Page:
Expression of hard alpha-keratins in pilomatrixoma, craniopharyngioma, and calcifying odontogenic cyst.

Department of Oral Pathology, Meikai University School of Dentistry, Saitama, Japan.
American Journal of Clinical Pathology (Impact Factor: 3.01). 04/2005; 123(3):376-81. DOI: 10.1309/WVTR-R1DX-YMC8-PBMK
Source: PubMed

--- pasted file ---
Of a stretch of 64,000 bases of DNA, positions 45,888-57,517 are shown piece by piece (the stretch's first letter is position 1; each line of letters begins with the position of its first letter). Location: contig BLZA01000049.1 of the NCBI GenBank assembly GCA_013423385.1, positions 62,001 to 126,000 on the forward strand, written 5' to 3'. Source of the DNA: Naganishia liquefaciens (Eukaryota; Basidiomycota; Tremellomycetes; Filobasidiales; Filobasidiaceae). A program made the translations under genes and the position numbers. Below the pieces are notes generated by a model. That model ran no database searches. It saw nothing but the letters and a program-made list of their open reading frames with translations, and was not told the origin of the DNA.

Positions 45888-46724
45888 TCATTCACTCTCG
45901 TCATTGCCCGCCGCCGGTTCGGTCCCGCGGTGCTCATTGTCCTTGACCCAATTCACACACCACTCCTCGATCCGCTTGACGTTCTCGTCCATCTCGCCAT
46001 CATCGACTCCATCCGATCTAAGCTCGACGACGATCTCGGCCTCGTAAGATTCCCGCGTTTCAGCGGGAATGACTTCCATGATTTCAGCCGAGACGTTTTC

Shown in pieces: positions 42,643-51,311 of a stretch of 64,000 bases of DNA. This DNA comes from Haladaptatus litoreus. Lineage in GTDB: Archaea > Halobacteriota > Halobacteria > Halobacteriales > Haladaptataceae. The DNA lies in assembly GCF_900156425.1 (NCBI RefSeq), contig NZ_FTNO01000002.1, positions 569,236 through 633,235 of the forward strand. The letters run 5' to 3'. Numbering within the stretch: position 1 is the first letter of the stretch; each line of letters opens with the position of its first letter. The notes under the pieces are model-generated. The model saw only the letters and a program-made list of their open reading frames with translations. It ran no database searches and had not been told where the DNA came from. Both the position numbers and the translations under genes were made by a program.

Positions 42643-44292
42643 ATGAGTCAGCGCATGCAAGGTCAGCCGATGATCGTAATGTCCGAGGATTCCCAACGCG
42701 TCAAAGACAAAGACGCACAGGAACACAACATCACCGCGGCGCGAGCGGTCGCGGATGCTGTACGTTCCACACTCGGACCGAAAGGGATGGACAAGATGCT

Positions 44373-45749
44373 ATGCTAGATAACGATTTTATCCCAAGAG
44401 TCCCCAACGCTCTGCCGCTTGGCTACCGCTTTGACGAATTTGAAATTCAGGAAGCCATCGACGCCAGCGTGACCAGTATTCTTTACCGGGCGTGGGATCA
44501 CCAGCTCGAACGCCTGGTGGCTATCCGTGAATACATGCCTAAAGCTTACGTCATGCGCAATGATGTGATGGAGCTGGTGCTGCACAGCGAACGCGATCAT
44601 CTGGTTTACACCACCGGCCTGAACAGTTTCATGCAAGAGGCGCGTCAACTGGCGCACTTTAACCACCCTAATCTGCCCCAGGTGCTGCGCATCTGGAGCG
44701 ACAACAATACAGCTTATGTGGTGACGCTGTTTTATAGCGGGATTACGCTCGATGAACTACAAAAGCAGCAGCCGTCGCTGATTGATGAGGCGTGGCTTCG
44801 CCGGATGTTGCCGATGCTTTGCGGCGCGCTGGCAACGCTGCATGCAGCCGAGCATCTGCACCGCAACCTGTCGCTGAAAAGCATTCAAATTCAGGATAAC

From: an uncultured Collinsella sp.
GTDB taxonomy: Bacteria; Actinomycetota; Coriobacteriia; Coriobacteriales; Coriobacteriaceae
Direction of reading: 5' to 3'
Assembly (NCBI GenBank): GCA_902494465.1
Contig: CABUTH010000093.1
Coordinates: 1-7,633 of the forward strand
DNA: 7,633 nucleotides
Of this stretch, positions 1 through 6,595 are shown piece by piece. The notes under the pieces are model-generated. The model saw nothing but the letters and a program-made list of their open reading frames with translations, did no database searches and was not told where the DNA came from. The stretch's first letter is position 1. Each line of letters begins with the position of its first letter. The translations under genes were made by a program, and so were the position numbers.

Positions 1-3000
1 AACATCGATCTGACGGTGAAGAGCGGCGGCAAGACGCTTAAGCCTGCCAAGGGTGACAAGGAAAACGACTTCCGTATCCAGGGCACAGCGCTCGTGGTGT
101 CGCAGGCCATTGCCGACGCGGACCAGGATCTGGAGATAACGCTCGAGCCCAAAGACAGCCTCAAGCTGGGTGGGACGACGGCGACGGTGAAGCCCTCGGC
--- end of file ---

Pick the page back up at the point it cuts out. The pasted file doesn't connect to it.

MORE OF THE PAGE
ABSTRACT To examine the properties of shadow and ghost cells, 3 kinds of antibodies were raised against human hair proteins and their immunoreactivity was examined in tumors expressing those cells: pilomatrixoma, 14 cases; craniopharyngioma, 17 cases; and calcifying odontogenic cyst (COC), 14 cases. Sodium dodecyl sulfate-polyacrylamide gel electrophoresis and Western blot analyses demonstrated that 2 polyclonal antibodies, PA-HP1 and PA-HP 2, reacted strongly with type I acidic and type II neutral/basic hard alpha-keratins. The other monoclonal antibody, MA-HP1, reacted with type II neutral/basic hard alpha-keratins. Immunohistochemical examination revealed that all 3 antibodies reacted only with the hair shaft in sections of normal skin and dermoid cyst. In all pilomatrixoma cases, 3 antibodies reacted with the cytoplasm of transitional and shadow cells but not with that of basophilic cells. Positive reactions were found only in shadow cells of all 13 adamantinomatous craniopharyngiomas. In all COCs, the antibodies reacted only with ghost cells, not with other epithelial components. Immunoreactivity for phosphothreonine, detected in hard alpha-keratins, also was found in transitional, shadow, and ghost cells. The appearance of shadow or ghost cells might represent differentiation into hair in these 3 kinds of tumors.



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